Perhaps the most important reason to use a proprietary AIOps tool is that it's likely to be easier to implement than an open source alternative. Proprietary tools are generally more user-friendly and they tend to have broader AIOps functionality than open source options -- which, as noted above, offer only fragmented and partial AIOps features. Plus, many proprietary AIOps tools run as managed services, which eliminates the need for users to set up infrastructure to host them.

The data stewardship issues described above might be a challenge when working with some proprietary AIOps tools. However, if the AIOps vendor delivers the compliance guarantees and level of trust necessary to mitigate concerns about misuse of ingested data, these challenges are unlikely to be deal-breakers for the average enterprise. Most vendors in the AIOps space are well-established companies with a long history of experience managing customer data in a compliant and secure way.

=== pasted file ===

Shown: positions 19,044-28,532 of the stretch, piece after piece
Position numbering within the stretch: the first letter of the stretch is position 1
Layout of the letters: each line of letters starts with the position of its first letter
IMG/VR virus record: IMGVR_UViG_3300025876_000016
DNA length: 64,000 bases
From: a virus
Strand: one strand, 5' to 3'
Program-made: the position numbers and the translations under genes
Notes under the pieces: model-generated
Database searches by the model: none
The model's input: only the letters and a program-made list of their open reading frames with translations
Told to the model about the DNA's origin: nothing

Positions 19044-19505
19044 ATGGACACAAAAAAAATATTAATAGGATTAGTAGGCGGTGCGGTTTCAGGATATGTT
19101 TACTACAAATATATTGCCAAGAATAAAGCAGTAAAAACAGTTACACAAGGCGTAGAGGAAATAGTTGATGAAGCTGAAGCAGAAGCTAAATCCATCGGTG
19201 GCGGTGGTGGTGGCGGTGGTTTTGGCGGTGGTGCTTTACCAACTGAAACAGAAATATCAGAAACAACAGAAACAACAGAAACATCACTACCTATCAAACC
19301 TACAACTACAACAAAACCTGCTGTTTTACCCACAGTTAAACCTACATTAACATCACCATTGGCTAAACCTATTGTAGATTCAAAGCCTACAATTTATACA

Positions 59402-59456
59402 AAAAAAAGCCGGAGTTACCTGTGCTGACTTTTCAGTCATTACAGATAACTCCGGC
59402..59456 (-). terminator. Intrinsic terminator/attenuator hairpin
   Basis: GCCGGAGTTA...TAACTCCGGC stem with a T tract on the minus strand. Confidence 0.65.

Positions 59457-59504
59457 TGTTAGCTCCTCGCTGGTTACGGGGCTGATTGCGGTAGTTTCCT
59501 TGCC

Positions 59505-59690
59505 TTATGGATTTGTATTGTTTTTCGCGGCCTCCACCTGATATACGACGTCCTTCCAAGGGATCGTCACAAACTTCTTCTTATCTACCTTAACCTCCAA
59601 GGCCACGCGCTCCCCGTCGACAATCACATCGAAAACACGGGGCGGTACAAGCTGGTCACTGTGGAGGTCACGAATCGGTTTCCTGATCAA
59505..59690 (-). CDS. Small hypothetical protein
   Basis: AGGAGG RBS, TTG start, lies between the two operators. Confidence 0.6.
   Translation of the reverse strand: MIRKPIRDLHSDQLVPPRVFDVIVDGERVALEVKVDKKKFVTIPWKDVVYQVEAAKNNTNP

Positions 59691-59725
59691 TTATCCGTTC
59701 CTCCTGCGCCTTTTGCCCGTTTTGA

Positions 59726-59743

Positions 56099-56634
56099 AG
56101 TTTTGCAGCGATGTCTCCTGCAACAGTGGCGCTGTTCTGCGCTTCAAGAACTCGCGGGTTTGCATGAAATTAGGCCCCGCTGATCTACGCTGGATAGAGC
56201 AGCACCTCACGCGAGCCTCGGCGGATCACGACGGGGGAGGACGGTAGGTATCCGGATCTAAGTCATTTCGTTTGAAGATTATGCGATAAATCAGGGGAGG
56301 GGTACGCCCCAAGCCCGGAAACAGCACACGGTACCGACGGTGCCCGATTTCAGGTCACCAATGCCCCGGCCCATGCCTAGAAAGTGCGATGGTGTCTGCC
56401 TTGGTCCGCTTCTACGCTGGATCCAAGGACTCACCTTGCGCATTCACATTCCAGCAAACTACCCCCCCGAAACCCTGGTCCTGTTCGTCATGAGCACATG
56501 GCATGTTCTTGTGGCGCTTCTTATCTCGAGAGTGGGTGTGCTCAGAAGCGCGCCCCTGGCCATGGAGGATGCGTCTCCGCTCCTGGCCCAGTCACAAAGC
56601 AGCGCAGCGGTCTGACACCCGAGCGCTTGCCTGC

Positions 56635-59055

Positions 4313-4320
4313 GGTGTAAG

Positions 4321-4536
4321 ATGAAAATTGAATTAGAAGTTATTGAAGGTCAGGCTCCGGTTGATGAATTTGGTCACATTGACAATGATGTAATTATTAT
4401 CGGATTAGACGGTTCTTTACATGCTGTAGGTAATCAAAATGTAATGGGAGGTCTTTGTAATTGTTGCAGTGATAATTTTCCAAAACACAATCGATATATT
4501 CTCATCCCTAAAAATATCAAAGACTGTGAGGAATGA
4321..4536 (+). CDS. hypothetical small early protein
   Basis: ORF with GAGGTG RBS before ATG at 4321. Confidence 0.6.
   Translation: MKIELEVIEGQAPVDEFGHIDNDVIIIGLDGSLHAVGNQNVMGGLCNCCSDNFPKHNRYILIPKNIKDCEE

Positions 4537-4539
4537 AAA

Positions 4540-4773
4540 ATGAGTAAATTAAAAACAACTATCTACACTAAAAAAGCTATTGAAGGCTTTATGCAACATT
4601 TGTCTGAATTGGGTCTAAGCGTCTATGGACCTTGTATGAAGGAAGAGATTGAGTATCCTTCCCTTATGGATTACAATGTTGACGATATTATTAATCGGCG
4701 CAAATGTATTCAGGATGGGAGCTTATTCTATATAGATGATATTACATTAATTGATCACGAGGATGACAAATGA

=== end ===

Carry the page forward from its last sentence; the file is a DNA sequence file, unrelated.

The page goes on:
The future of open source and proprietary AIOps

A final factor when evaluating AIOps tools is the rapid rate of the market evolution. While the open source ecosystem lags behind the proprietary software market in AIOps offerings as of early 2021, that might change as more open source developers and funders devote their resources to AIOps tooling.

It's also likely that proprietary vendors will continue to build out AIOps features. Today, most commercial AIOps tools fall into the category of monitoring and incident management solutions, but it's likely more proprietary AIOps tools will emerge in categories such as log management, infrastructure provisioning and other IT operations niches in the near future.

Evaluating AIOps tools requires patience and an attention to detail. Enterprises will also likely want to revisit their AIOps tool selections on a regular basis to determine whether better options have emerged.